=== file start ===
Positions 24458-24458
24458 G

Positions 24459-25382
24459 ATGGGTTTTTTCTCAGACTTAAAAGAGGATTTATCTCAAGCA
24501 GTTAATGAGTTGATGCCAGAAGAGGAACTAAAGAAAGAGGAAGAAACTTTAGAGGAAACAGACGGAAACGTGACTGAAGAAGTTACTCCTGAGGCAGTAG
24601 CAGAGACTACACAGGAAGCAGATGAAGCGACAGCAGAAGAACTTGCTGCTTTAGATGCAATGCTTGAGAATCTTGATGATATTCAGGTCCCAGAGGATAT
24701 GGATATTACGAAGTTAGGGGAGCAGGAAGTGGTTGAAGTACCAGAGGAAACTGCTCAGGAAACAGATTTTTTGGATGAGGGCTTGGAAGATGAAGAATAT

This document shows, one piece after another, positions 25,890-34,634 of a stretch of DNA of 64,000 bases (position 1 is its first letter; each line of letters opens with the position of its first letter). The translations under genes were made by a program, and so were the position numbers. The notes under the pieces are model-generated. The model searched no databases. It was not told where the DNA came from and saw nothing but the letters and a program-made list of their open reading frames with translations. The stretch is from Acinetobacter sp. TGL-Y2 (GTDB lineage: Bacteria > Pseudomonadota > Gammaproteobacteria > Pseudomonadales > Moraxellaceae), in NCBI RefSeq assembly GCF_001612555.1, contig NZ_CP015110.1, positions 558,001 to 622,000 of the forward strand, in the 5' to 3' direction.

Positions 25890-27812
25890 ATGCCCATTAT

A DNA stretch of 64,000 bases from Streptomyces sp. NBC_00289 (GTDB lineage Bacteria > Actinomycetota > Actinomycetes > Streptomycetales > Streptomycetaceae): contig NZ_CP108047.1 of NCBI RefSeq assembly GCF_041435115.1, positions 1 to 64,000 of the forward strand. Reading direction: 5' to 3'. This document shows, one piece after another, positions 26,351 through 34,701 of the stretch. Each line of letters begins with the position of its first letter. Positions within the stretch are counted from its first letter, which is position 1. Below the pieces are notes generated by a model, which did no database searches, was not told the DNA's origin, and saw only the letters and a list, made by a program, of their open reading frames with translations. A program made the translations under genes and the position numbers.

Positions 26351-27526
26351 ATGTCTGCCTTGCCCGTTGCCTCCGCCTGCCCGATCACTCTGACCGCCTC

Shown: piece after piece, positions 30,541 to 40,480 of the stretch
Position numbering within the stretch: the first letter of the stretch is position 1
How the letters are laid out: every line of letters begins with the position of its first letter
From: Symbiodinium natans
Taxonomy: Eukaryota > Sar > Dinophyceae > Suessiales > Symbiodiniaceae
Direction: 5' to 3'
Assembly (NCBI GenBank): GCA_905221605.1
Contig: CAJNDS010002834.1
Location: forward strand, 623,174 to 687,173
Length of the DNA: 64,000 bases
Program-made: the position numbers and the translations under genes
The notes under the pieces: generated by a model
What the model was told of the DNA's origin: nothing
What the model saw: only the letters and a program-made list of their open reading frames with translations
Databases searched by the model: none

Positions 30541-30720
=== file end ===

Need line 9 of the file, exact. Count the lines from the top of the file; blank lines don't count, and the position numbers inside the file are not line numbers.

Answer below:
Positions 25890-27812